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It’s A Ringer


By: Stephen V.Smith

The sound of metal striking metal echoes through the woods. It’s a familiar sound, heard in backyards and public parks throughout Alabama, especially on weekends and holidays.

As is often the case, this clanging is accompanied by laughter and friendly conversation. A crowd of various ages, genders and races is gathered at a place called Jim’s Courts, participating in the traditional sport of horseshoe pitching.

An ancient recreational competition whose American roots go back to the founding of the country, horseshoe pitching is growing in popularity in Alabama. Younger people are becoming involved in tournament play, along with more women.

“It’s good exercise, and it’s a relatively cheap sport,” says Jim Harris, who owns Jim’s Courts on Lake Guntersville near Scottsboro.

Harris built a total of 11 regulation courts next to his home in the early 1990s, shortly after retiring from PPG Industries in nearby Huntsville. His courts are surrounded by trees. “I like the shade,” he smiles. Nearby, what was once a camper shed now houses indoor courts for play during cold or wet weather.

The passion Harris has for horseshoes began with a walk in the park.

“I was never around it,” Harris explains. “I was walking at Braham Springs Park in Huntsville one day in 1977 and saw some guys pitching. I got interested, and started playing with them.” In the following years, Huntsville hosted the World Tournament three times, bringing the best pitchers from around the globe to Alabama.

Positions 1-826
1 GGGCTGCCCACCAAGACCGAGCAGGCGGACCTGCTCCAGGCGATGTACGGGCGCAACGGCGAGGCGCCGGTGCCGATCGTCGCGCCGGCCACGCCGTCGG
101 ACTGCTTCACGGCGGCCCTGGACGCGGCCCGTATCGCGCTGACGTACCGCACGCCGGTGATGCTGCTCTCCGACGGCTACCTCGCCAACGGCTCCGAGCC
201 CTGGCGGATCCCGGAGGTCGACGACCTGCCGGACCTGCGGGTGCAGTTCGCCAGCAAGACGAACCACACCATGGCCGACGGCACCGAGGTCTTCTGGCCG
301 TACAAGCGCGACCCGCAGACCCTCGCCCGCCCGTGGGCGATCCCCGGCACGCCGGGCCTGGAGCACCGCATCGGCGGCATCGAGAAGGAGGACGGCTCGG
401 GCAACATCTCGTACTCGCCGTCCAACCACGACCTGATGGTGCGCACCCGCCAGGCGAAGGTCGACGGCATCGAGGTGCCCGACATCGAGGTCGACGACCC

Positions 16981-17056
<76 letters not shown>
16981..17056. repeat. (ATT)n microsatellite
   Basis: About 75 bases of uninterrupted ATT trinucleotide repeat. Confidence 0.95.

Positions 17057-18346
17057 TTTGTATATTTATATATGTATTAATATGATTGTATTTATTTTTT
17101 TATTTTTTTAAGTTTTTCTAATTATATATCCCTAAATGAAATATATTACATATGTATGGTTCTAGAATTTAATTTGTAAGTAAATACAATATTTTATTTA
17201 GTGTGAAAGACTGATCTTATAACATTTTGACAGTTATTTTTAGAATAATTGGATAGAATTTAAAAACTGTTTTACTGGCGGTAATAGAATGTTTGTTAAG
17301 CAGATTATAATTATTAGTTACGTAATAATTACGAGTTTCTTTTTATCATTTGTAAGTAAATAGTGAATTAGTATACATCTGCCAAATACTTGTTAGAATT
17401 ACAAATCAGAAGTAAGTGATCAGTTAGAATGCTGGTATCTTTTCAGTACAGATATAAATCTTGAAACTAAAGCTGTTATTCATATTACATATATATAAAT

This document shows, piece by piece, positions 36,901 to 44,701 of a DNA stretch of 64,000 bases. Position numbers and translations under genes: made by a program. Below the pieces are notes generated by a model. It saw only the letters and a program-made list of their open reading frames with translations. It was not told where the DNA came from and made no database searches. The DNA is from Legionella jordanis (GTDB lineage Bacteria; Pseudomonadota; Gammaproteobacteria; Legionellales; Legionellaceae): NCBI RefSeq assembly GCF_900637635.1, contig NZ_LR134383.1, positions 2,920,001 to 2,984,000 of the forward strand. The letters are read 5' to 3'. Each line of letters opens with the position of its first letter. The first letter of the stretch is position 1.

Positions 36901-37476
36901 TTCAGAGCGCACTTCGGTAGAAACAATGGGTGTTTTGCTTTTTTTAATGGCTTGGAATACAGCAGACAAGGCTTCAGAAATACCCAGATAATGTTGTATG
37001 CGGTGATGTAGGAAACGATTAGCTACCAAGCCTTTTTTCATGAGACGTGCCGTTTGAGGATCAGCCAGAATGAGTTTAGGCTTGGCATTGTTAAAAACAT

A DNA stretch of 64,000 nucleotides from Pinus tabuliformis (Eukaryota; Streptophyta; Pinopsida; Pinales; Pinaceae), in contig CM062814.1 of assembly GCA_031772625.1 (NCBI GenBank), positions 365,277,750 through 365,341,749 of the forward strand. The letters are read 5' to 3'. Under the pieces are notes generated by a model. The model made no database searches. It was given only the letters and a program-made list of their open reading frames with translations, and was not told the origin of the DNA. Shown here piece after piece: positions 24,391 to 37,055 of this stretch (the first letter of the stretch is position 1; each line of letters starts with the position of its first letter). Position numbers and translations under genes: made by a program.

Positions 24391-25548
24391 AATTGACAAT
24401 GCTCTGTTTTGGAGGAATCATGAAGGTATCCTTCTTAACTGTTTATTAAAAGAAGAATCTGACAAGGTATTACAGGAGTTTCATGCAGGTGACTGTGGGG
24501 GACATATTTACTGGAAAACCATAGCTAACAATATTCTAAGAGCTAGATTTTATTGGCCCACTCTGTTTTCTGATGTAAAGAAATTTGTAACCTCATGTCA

“When I saw those world-class pitchers, that’s when I really got sold on horseshoes” says Harris. Harris is secretary/treasurer of the Alabama Horseshoe Pitchers Association (AHPA). The group, chartered in 1964 by the National Horseshoe Pitchers Association of America, seeks to promote organized horseshoe pitching at local and state levels. Jackie Gary of Albertville is the association’s president.

“This is a good, clean family sport,” says Gary, who pitched horseshoes growing up and has been pitching in tournaments for the past 12 to 14 years. “You can bring your momma, your sister, the preacher, and all the deacons,” he laughs.

Horseshoe pitching is a relatively simple sport that has changed little through the years. It involves throwing a metal horseshoe – a modified version of the device used to protect the hoofs of horses from wear and to improve traction of the animal – toward a stake some 40 feet away.

A game consists of two contestants, each taking turns pitching their two horseshoes towards a metal stake in the middle of a clay pit. The clay, which must be watered and turned before each game, stops the horseshoe where it hits. When the horseshoe comes to rest while encircling the stake, it is known as a “ringer.”

The Alabama association uses the cancellation scoring method. If the first pitcher scores a ringer (worth three points in tournament play), it can be cancelled by a ringer thrown by the second pitcher. One point is awarded for the closest horseshoe to the stake, provided it comes to rest within six inches of the stake. Forty points wins a game.

Throughout the spring and summer, the state association routes tournament play around courts in Gadsden,Huntsville, Montgomery, Eclectic, Lacey Springs, and Lake Guntersville. Although organized pitching in Alabama began in the southern part of the state, Montgomery is the southernmost tournament location today.

With its low cost of participation, competitive spirit, and family-friendly environment, it is no wonder horseshoe pitching is growing in popularity in Alabama. To learn more about the sport, visit